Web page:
I lost myself in the craters of the moon in Scotland last November

IMG_8034We were always with the moon cycle it seemed. When we landed in Germany at the end of July it was a blue moon, when we left Amsterdam by ferry to Newcastle it was full again, and on our last night in Scotland it was the same.

Though it was dark and stormy I went out in it, into the countryside by some trees, the light of the moon milky with the swirling clouds, all of it animated. I stood for a while in the path looking up, trying to look into the eyes of the moon, waiting for something that would feel like a god talking to me, some message or meaning.

In the distance was the light from the windows of our flat the size of thumbnails, soft orange. I pictured my family by the lamp lights reading with their blankets by the fire, but felt I needed to be out in the dark instead, there was something more important for me there.

It was our last night after a month in Scotland and in the morning we were on a ferry to Belfast. There were maps in the flat that showed exactly where we were, the lines of longitude and latitude, the degrees. I thought we might never come back, though Dawn said one day we should, when the kids were older and it’d be just the two of us, we could be creative and take a month just to write. The place seemed charmed.

The moon was back a year later, early morning. Dawn got up in the 4 o’clock hour to get ready for a meeting and I thought about checking email. I was working now too, and there were people scattered across different time zones checking in.

It was the unmistakable light of the moon in the morning in our den, and I lay down with my coffee in the dark to watch the sky change. I walked to the lake and thought about work, the fact I used to feel bad about it, but it’s more important how you feel about your work than the fact you think about it.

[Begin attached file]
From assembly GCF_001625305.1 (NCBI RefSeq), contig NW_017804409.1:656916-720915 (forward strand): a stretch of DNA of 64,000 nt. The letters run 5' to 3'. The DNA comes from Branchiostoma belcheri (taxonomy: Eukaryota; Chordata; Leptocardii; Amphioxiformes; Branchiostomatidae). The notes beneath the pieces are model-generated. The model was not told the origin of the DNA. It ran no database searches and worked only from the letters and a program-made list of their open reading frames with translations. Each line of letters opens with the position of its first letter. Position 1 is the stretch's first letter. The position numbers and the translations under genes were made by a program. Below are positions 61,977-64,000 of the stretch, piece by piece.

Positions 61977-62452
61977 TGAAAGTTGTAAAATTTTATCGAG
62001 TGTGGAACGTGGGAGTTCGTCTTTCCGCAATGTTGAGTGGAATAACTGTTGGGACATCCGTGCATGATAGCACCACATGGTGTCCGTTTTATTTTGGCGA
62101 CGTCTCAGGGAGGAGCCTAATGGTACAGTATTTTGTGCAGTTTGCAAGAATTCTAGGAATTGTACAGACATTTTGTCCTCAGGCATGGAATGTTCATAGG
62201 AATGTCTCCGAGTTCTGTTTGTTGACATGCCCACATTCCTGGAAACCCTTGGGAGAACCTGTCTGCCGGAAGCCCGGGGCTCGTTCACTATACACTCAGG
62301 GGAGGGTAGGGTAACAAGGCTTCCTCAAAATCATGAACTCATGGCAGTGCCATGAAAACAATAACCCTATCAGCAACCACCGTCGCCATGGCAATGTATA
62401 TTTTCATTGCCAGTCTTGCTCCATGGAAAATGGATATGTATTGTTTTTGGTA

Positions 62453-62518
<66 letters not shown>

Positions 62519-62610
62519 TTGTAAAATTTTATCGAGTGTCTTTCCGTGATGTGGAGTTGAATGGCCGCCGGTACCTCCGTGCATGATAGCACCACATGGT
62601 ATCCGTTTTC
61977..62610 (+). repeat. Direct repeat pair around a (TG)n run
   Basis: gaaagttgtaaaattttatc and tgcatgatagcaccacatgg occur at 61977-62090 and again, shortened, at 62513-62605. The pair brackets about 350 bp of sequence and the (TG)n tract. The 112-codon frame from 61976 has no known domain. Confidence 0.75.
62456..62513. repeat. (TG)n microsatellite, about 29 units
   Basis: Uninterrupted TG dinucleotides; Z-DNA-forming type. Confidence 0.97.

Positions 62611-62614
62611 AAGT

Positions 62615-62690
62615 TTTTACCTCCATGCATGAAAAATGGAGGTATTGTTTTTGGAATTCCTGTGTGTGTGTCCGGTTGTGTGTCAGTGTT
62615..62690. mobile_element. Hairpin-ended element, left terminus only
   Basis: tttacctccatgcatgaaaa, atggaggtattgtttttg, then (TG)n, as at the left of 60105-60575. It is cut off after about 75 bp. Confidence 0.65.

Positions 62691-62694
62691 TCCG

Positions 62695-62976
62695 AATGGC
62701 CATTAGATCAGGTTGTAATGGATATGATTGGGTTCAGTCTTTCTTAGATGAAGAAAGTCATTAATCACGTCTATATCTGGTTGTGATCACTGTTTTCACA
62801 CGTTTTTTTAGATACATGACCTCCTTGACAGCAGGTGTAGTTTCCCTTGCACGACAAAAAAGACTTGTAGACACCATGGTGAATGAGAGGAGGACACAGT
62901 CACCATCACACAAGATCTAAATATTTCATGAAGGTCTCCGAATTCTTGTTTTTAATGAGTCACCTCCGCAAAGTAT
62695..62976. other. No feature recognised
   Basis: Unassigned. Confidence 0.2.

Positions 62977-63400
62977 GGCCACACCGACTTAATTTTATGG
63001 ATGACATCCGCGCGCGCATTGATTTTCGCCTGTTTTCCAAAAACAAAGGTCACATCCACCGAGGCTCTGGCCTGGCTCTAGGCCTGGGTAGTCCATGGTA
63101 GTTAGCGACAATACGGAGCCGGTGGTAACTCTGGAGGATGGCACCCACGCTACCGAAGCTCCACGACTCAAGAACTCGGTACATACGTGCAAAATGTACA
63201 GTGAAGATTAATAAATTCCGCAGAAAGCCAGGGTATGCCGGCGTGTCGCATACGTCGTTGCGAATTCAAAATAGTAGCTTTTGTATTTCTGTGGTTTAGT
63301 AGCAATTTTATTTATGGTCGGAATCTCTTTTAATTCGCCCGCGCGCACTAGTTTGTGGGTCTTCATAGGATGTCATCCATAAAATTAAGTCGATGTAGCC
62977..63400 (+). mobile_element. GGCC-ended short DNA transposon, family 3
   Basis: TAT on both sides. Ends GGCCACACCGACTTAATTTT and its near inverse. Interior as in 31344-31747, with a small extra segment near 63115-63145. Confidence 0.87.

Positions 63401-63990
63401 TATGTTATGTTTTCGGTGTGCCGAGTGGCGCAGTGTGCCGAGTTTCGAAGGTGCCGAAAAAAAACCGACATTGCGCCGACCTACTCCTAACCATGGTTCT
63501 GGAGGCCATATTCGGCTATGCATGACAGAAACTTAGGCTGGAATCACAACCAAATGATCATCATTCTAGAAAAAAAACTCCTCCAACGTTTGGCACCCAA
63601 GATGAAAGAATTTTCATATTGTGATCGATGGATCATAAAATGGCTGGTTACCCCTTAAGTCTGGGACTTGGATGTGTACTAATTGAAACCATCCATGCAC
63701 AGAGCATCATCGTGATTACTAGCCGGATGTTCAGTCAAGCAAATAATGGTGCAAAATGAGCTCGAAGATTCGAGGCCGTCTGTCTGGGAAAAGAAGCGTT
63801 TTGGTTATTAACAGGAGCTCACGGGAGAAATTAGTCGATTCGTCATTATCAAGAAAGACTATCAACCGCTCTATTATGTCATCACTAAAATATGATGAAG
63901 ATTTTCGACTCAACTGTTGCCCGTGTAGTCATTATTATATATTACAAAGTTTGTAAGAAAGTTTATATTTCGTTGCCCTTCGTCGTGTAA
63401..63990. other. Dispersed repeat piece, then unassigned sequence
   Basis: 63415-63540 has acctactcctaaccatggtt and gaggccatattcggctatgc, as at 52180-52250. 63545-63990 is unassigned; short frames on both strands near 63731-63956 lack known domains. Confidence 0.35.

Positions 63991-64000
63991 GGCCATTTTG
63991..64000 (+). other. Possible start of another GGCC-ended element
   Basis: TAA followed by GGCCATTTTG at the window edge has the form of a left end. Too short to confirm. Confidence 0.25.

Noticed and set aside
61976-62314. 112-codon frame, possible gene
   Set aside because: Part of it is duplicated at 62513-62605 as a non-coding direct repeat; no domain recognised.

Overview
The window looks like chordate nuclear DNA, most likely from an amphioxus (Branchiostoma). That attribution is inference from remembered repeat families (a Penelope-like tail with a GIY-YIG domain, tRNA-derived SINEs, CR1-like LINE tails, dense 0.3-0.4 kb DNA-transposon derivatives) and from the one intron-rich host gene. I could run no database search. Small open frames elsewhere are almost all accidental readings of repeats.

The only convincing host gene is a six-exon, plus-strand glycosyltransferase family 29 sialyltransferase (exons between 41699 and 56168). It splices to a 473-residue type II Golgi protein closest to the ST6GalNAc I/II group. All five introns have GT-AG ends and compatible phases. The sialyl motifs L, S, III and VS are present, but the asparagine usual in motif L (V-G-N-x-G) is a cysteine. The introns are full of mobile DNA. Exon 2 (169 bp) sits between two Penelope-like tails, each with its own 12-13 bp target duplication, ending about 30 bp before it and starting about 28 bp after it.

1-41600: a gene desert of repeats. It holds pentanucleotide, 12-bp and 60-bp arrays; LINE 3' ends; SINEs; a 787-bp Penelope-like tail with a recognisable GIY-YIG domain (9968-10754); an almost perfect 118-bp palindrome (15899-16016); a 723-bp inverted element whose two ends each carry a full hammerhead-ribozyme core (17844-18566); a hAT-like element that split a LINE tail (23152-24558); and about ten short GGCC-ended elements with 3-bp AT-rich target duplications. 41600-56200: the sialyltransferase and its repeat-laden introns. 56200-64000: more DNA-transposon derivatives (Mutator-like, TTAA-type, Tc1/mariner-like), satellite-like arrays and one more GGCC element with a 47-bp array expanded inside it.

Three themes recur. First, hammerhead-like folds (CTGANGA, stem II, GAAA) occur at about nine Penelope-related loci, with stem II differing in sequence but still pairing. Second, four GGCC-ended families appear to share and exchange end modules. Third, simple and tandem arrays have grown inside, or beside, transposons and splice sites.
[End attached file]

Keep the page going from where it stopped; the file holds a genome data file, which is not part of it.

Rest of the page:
I sat on a rock by the lake with some geese and watched the mist, the light reflecting on the lakefront homes, and thought as we get into our middle age, there’s more of the past than our future left to consider — how hard but important it is we observe the present, and maybe that’s why I couldn’t really write about it when we were living there, I was too busy living it, trying to take what I could from the eyes of the moon.

 

 

About pinklightsabre

William Pearse publishes memoir, travel journals, poetry and prose, and lives in the Pacific Northwest.
This entry was posted in musings, travel, writing and tagged , , , , , , . Bookmark the permalink.

10 Responses to I lost myself in the craters of the moon in Scotland last November

  1. rossmurray1 says:

    What you think vs the thinking. That’s a good way to put it. Now I have something to think about. I feel like you two years ago.

    Liked by 1 person

  2. byebyebeer says:

    You touched on something I’ve thought about a lot recently, to go somewhere with just my husband when our girls are grown. (No one warned how hard the 30s-40s would be , just sayin’.) And I hope that’s true, that it happens organically, even. I like the idea of going out in the dark while family is warm and cozy inside. Very nice post.

    Liked by 1 person

    • pinklightsabre says:

      Thank you Kristen! I was reading your post while you were reading mine, that’s nice. I hope we go back there too, it’s some place no one’s heard of on the SW coast of Scotland. Makes me wistful, but all in due course as they say…. Bill

      Liked by 1 person

  3. More of our past than future, that’s great…I don’t mean that in an “I’m looking forward to dying soon,” but in the turn of phrase and the idea. Zuper Danke.

    Liked by 1 person

  4. ksbeth says:

    and i’m glad you were living it fully while there. and now you can while you are here.

    Liked by 1 person

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